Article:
#1
I think a line mixer is what i need but i will explain what i want to do first.

My zoom g3 arrived (yay) and i want it to work in two separate set-ups.

Set-up number 1:
My Roland micro-cube has a line-in jack that bypasses the preamp. I usually plug my phone into it and it plays undistorted music through the speaker.
Now I also have a Zoom G3 which I'd like to be able to plug into that same plug. In that way it would be sort of like using the micro-cube as a powered monitor - right?
But what if I want to use my phone and my Zoom at the same time? Problem! Only one input jack.
So a line mixer is probably the best solution to this minor problem, right? Is there a cheaper way that will still sound okay?
If I'm going to buy a line mixer, what products should i look at? Low price would be important to me, but not if it's a total piece of crap.

Set-up number 2:
Until I can get a proper cab (recommendations?) I am planning to have the following signal path:
Guitar to Zoom G3
Zoom G3 to my home-made tube power-amp
Tube power amp output to the speaker in a small Kustom 16w combo.

So given that scenario - does the average line-mixer process the signal at all? Are there Line Mixers that are also an eq? Do they boost signal at all? (might be desirable to me) Would a line mixer be okay to run directly into the input of my tube amp? (I guess this is an impedance matching question...)
I'm hoping to hear that the input of my amp would "see" it as functionally identical to a preamp or something along those lines.


So like I said; I think a Line Mixer is what I'm needing but I am almost completely naive about the topic.

And if you're interested in recommending a cab - I'm pretty sure that I only have space for a single 12". I was thinking that the Valve Jr. extension cab would be perfect for me but I'm open to similar products if anyone has any good ideas.
#2
Yes you need a line mixer for what you want to do.

Though...
Unless you absolutely want to play with a backing track on the cube, you might as well not get anything since the G3 already has a line out which you could plug into the cube.

If on the other hand you want that absolutely you might get a full featured, even though possibly small, mixer, 'cause they come in pretty handy in lotsa situations.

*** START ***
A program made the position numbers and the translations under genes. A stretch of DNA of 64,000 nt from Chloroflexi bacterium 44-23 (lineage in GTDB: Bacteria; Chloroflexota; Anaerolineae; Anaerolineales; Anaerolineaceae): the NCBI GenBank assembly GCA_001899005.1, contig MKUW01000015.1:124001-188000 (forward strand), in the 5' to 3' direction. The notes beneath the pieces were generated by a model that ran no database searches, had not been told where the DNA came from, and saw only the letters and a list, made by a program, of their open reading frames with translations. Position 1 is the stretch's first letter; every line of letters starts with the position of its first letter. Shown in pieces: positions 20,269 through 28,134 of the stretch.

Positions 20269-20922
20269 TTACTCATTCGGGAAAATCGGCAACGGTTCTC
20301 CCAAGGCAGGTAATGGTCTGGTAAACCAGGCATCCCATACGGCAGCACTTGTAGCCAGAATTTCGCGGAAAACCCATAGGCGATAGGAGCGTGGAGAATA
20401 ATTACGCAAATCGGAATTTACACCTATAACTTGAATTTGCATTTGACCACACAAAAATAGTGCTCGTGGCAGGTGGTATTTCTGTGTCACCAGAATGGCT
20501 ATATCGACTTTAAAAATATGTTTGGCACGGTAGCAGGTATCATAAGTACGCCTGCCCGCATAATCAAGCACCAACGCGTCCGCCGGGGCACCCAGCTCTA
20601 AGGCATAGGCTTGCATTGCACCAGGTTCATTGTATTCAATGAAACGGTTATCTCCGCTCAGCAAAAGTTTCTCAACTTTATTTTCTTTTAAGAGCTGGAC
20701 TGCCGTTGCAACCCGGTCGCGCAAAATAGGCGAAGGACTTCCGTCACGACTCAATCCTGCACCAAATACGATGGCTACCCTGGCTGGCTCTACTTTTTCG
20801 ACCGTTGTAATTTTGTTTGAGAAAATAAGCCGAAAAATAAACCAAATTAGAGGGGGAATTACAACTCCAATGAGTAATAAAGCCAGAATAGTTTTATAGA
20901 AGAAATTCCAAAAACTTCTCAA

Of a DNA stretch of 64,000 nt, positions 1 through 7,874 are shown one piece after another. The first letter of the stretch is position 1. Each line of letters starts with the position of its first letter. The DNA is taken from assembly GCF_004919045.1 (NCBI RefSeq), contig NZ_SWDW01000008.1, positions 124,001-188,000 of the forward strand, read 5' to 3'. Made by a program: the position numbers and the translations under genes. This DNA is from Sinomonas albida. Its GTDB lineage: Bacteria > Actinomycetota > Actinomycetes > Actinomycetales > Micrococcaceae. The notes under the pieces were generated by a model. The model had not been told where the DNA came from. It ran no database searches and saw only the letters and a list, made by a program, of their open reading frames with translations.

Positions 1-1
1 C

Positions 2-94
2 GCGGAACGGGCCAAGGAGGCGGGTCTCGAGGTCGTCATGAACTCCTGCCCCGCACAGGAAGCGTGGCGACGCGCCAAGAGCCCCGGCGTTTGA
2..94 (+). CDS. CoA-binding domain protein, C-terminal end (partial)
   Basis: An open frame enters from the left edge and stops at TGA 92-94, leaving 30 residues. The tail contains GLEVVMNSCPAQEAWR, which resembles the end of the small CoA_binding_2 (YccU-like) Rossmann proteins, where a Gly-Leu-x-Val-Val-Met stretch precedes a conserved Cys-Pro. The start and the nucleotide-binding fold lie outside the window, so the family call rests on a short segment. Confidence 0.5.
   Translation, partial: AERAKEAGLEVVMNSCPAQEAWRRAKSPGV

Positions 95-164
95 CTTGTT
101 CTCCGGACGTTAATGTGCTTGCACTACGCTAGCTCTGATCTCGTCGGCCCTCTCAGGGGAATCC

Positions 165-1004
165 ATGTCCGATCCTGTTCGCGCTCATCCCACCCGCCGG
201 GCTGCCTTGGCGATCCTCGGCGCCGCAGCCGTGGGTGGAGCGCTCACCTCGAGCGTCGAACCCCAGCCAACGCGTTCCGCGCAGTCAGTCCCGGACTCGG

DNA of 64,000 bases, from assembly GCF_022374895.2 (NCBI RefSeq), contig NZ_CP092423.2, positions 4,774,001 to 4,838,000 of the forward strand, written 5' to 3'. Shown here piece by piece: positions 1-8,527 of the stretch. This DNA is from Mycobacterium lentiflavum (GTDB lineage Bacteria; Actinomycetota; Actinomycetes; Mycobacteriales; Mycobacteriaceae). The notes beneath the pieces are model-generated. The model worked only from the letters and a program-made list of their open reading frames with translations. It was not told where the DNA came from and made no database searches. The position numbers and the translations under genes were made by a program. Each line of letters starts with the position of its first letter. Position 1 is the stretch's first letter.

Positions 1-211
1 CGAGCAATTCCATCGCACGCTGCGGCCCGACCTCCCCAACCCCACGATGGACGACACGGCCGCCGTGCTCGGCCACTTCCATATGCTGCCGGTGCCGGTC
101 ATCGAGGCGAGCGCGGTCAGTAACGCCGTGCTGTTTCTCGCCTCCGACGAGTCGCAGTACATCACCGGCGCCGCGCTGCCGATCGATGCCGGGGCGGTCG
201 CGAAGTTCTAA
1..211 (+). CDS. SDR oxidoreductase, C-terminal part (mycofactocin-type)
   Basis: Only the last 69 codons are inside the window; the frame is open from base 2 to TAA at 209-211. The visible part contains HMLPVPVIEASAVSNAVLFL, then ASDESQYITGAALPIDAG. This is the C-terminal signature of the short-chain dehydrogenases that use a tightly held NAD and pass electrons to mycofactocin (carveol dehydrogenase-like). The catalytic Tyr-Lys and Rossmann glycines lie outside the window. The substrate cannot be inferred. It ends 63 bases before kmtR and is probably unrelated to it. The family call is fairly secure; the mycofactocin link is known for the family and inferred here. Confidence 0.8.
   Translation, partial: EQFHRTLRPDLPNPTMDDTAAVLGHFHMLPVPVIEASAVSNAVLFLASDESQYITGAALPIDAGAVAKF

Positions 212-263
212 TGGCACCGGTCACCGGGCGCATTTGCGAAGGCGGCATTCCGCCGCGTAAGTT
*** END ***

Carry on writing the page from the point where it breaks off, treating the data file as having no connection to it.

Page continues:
Live especially, though still, and it's something I'd rather have than a plain line mixer.

The average line mixer boosts the signal, 'cause mixing signals requires attenuating them and you would want a considerable level at the end of the mixing process.

Active line mixers usually have EQ's, yeah.

Running a line out into a hi-z in would remove some high end, but it'll be alright.

I'd get a mackie 802vlz4 (402 if you're tighter on money).

As for the cab, if it needs to be a 1x12 I'd get one of the mesa's with c90 speakers.
The eminence custom one in the vjr cab is fairly dark to compensate for the amp's high end a bit.
#3
Quote by Spambot_2
Yes you need a line mixer for what you want to do.

Though...
Unless you absolutely want to play with a backing track on the cube, you might as well not get anything since the G3 already has a line out which you could plug into the cube.

If on the other hand you want that absolutely you might get a full featured, even though possibly small, mixer, 'cause they come in pretty handy in lotsa situations.
Live especially, though still, and it's something I'd rather have than a plain line mixer.

The average line mixer boosts the signal, 'cause mixing signals requires attenuating them and you would want a considerable level at the end of the mixing process.

Active line mixers usually have EQ's, yeah.

Running a line out into a hi-z in would remove some high end, but it'll be alright.

I'd get a mackie 802vlz4 (402 if you're tighter on money).

As for the cab, if it needs to be a 1x12 I'd get one of the mesa's with c90 speakers.
The eminence custom one in the vjr cab is fairly dark to compensate for the amp's high end a bit.



Thank you so much.

I experimented with the Zoom and my speaker set-ups today. No line-mixer of course.

I've come to a few disappointing conclusions, but nothing I can't work around:

1. I have to scroll through menus to change the volume every time. (Yes I think a Line-driver would help)

2. Level matching between 8 million devices is a pain. 8 million is just an estimate of course.

3. The Kustom speaker is not good. I expected it to be not so good, but it's really really not good. I get better sound out of the Roland micro-cube.

4. My tube amp does sound cool if I push a big enough signal into it, but I wish I would've remembered that my 6L6 output tubes are not the same as what's in a million other amps. When I use the Fender Twin or Deluxe models on my Zoom, remove cab simulation and turn the gain way way down but the level up, then I can push my tube amp to the point where I get some nice natural tube distortion. Awesome. But if I try the same trick with the Marshall models it doesn't work right.
Ugh.
#4
That's the thing about multifx. A zillion optional configurations that can sound bad, and a few that sound great. On the Zoom you should be able to adjust the volume on the amp sim without scrolling through menus. IIRC you have global and patch level settings in the menus. It can be a pain to get the right default choices, but there is a lot of flexibility. The drawback of so much flexibility is it can be confusing, and you can spend a lot of time learning.

If you like using the drum machine then a more "PA like" monitor you get with the MP3 input is better than a guitar cab.
#5
TS, sounds like you need to simplify, you're going in circles with some marginal and not so good devices so don't expect wonders. I think you need to buy mixer w/ powered speakers or powered monitors, stick to one modeler and call it a day. Your tube amp I guess could be used to liven up the modeler when needed but I'd probably won't even use that for the most part.